MY SHEROES #1 : AUDREY SUTHERLAND

Adventure, Parenting

 

Once per week going forward I’m going to share one of my “SHEROES”. The wisdoms of women who have shaped my thinking and hoed the path ahead of me.

One of my absolute sheroes and a woman who has had a huge impact on my attitude in the outdoors is Audrey Sutherland. As a single mother of 4 she took up solo paddling in her 60s and paddled over 8,000 miles of the Alaskan and British Columbian wilds, crossing gentle paths with bears and wolves and foraging her food as she went. I could write many things about Audrey, but I would love to share a list she wrote for her children that offers an insight into her extraordinary leadership as a mother. 

“What Every Kid Should Be Able to Do by Age Sixteen”

  • Swim 400 yards easily
  • Do dishes in a strange house, and your own
  • Cook a simple meal
  • See work to be done and do it
  • Care for tools and always put them away after use
  • Splice or put a fixture on an electric cord
  • Know basic information about five careers that suit you
  • Volunteer to work for a month in each of those fields
  • Clean a paintbrush after use
  • Change a diaper, and a tire
  • Listen to an adult talk with interest and empathy
  • Take initiative and responsibility for school work and home chores
  • Dance with any age
  • Clean a fish and dress a chicken
  • Drive a car with skill and sanity
  • Know and take responsibility for sexual conception and protection when needed
  • Know the basic five of first aid: restore breathing and heartbeat, control bleeding, dilute poisons, immobilize fractures, treat for shock
  • Write a business letter
  • Spend the family income for all bills and necessities for two months
  • Know basic auto mechanics and simple repair
  • Find your way across a strange city using public transportation
  • Be happy and comfortable alone for ten days, ten miles from the nearest other person
  • Save someone drowning using available equipment
  • Find a paying job and hold it for a month
  • Read at a tenth grade level
  • Read a topographic map and a chart
  • Know the local drug scene for yourself
  • Handle a boat safely and competently (canoe, kayak, skiff, sailboat)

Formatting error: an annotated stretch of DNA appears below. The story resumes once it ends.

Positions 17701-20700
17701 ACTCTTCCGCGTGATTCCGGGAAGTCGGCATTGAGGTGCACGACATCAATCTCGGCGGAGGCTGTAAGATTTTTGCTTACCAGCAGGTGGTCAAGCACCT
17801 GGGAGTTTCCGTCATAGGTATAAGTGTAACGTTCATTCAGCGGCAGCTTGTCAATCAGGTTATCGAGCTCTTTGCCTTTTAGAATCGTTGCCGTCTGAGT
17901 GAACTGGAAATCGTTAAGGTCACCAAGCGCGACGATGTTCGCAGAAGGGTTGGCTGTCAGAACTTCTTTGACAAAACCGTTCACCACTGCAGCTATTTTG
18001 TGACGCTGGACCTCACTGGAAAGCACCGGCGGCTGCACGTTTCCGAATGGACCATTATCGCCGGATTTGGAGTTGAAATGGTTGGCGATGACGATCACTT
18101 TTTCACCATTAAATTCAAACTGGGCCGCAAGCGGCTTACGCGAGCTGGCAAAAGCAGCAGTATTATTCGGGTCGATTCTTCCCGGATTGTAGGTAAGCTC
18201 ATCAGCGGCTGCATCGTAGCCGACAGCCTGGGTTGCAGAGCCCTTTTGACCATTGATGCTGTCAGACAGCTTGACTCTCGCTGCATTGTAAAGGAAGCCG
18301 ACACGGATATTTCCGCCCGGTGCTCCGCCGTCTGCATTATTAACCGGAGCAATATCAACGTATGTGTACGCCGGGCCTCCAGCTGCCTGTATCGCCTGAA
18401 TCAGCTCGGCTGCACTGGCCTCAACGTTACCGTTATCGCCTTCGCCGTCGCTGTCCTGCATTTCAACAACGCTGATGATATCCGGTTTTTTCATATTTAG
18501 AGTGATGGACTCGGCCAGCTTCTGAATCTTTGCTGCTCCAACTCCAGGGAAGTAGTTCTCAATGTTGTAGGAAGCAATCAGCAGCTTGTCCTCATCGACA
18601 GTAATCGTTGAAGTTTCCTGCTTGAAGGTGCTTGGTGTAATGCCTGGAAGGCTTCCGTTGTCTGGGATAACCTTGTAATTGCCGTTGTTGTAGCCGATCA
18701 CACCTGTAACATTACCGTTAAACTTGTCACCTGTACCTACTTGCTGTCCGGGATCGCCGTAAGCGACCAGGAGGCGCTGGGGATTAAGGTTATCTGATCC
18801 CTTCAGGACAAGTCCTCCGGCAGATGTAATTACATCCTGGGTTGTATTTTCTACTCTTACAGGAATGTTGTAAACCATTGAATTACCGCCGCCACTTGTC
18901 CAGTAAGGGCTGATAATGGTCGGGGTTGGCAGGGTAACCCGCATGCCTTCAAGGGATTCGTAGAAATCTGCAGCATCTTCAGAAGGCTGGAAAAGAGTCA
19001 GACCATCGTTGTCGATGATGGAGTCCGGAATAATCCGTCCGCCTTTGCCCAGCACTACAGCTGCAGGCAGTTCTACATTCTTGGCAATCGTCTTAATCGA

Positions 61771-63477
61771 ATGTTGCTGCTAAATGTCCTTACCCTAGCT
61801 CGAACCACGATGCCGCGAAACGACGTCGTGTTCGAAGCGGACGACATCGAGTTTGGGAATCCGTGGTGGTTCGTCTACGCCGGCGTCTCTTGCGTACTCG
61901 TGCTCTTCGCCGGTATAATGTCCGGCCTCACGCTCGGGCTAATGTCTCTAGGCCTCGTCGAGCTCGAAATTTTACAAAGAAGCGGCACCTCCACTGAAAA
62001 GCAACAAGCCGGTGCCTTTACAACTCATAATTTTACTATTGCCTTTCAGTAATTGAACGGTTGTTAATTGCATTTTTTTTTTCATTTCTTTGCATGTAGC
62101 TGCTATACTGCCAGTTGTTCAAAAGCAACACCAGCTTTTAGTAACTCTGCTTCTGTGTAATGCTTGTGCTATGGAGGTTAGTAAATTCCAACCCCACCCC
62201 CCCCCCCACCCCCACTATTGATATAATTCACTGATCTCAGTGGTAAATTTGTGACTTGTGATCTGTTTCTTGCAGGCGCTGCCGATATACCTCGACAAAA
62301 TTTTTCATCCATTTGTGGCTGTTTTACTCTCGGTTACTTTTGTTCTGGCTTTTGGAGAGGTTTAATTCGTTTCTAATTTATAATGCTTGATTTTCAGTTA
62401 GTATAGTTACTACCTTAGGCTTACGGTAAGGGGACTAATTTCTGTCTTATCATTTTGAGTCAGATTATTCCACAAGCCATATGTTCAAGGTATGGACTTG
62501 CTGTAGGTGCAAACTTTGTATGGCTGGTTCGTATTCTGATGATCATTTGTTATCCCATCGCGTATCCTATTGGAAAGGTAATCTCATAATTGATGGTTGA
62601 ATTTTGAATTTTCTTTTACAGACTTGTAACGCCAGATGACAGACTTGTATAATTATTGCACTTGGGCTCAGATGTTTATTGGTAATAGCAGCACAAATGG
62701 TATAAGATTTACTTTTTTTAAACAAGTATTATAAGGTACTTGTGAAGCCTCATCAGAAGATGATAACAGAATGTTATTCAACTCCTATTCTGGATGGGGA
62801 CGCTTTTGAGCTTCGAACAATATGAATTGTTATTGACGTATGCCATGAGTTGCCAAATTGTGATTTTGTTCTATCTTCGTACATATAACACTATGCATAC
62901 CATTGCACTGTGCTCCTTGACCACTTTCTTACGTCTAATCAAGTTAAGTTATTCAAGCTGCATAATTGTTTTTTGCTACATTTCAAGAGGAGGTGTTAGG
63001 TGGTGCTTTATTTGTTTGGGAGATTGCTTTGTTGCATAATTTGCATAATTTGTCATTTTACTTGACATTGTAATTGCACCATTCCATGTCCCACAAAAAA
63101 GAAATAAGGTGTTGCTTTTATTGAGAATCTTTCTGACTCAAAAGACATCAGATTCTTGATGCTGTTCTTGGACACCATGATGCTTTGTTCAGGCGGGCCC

• Operate a sewing machine and mend your own clothes
  • Operate a computer as needed
  • Do your own laundry

I highly recommend her books PADDLING HAWAII, PADDLING NORTH AND PADDLING MY OWN CANOE. Or for a quick fix, READ MORE ABOUT AUDREY on the Patagonia blog HERE

CEILINGS

Philosophy

There are no ceilings. Go outside. Look up. There’s nothing between you and the stars…

It might sound like a few throwaway lines, but most quotes are the finely tuned distillation of broad wisdoms and deep revelations. There were a few key pieces of advice that were said to me before I left that meant everything to me out on the river. In the humdrum of society they sound like cliches, in context, they’re life saving and defining creeds. This was a powerful one of my own I had out on the river, and is one of the messages I’m so passionate about sharing. I thought I’d share the backstory of it to give it some context within the everyday, so it can be similarly useful.

In 2015 when the idea for the paddle came to me, there was so much razor wire around my perception of possibility and what I thought I was capable of. I didn’t fully understand just how high and thick I’d erected those barriers, but once I started cutting them away in the wild and on the water, shedding that skin of conditioning and the robes of projections of others, I came alive in ways I couldn’t believe. Walls and obstacles came crashing down, as I suddenly realised how completely mind created they were. A fish doesn’t know it’s in water, and yet, the water influences the entire existence of the fish. Humans are the same. To live our best, most fulfilled, most passionate lives, to move toward self-actualisation, we need to know what the hell is in the water. What’s influencing and controlling us, because these forces are strong, and we can be completely oblivious to them, finding ourselves easily off course.

I wrote about night number nine of my expedition in my post Shadow of Stars, and the power that overcame me that night, but there’s a prequel to that post and it was three nights earlier on night six. In the tangle of motherhood I dreamed longingly of peace and quiet, of a fire built with my hands, lying beneath the diamond canopy of the night sky. On night six of my expedition I got it. Exactly the way I had dreamed. The nature of the previous six days had been serious navigating, with very little pause for enjoyment. Without realising I had completely slipped into that reptilian brain, that place of survival where instinct and intuition reign supreme, where senses are heightened, and the civilised mind falls silent. Mentally, I had barely come up for air as I fought my way through the thick tangle and gnarled wooden forests of the river.